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Nuclear leak forces Russian icebreaker back to port

Russia launched an urgent rescue mission Thursday after one its its atom-powered icebreakers developed a nuclear leak in the frozen seas of the Arctic and was forced to abandon its mission.

The Rosatomflot nuclear fleet said in a statement that “insignificant increase in activity” had been reported on board its Taimyr icebreaker.

But the incident was serious enough to force the mammoth vessel to abandon its mission and try to track its way back to port in the northwestern city of Murmansk.

“What we are most concerned about right now is movement along the waterways,” the RIA Novosti news agency quoted top Rosatomflot official Andrei Smirnov as saying.

The fleet official said another icebreaker was being dispatched to the region to help the vessel’s journey back to port.

The incident was reported in the Kara Sea — a part of the Arctic Ocean that rests about 2,000 kilometres (1,300 miles) east of Norway’s border.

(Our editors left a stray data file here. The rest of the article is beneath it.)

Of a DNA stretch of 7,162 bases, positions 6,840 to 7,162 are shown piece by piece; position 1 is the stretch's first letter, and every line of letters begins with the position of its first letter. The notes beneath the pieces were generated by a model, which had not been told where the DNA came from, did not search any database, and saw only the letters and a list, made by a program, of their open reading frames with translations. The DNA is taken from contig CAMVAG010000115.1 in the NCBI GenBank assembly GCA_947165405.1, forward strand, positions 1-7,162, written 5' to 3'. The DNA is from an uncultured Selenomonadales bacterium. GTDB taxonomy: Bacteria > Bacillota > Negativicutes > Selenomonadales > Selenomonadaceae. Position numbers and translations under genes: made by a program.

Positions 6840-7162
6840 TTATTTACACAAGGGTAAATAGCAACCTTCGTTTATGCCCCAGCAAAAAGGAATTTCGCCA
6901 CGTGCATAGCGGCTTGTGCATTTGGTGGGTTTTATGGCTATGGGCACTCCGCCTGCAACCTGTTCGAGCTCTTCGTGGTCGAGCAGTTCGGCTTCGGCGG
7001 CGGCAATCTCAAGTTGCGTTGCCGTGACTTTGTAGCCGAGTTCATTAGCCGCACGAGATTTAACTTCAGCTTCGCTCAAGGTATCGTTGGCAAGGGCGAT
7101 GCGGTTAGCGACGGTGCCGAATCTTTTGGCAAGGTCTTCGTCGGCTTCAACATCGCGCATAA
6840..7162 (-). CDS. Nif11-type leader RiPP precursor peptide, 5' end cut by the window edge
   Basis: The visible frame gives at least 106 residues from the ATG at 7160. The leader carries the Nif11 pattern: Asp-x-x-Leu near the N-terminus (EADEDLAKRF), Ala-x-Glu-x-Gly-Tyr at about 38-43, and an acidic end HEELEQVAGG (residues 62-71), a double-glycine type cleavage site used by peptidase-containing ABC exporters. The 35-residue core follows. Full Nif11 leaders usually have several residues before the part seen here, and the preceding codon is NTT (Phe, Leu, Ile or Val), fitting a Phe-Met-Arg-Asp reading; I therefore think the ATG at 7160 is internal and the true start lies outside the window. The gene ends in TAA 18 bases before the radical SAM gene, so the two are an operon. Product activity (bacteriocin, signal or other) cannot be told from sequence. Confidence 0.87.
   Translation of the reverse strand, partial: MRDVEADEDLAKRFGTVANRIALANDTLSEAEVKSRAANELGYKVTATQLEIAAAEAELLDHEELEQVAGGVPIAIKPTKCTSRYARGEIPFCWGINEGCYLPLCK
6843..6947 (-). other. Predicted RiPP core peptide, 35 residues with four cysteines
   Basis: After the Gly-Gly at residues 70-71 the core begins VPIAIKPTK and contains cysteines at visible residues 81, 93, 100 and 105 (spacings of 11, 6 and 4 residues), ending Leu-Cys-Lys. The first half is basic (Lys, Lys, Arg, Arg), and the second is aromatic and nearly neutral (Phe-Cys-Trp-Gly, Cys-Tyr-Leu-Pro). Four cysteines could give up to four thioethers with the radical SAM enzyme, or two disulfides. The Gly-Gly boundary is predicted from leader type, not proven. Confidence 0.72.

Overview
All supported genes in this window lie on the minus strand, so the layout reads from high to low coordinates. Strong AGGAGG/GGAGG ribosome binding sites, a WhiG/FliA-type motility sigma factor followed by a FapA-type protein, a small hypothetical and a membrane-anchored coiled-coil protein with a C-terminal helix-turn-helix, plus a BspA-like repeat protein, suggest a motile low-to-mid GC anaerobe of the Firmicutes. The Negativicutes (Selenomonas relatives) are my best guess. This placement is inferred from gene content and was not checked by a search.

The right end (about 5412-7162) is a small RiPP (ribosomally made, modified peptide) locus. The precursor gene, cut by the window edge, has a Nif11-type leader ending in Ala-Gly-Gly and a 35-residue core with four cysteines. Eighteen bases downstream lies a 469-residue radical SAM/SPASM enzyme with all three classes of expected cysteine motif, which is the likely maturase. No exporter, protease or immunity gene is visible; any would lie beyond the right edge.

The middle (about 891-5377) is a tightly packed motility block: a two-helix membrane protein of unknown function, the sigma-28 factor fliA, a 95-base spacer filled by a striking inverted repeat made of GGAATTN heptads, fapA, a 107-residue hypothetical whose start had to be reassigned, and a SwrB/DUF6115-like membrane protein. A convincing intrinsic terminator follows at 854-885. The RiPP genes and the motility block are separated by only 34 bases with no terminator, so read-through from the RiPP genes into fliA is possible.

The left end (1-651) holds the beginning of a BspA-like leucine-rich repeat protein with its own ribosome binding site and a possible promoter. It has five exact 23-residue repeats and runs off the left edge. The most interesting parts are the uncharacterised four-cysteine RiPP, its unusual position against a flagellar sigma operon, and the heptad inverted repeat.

Officials said the increased levels of radiation were initially reported in an the air ventilation system surrounding the nuclear reactor core.

They added that radiation levels remained normal outside the outer protecting covering.

But other details — including how many people were on board the ship — remained unclear and one part of the Russian statement suggested that officials were looking into the possibility of the situation becoming more serious.

“If the situation deteriorates, the reactor system will be shut down and the cooling process will begin,” Rosatomflot said.

Rosatomflot stressed that the seriousness of the event at the moment could be registered as a zero on the seven-point International Nuclear and Radiological Event Scale — a level officially defined as “bearing no safety significance”.

The Arctic sea accident revived memories of the Kursk nuclear submarine disaster that claimed the lives of 118 Rusisan sailors in August 2000.

Russian officials were painfully slow to acknowledge the scale of that disaster and state television only began devoting full attention to it nearly 48 hours after the Kursk blasts went off.

No information about the nuclear leak had appeared on Russian state television within three hours of the initial report.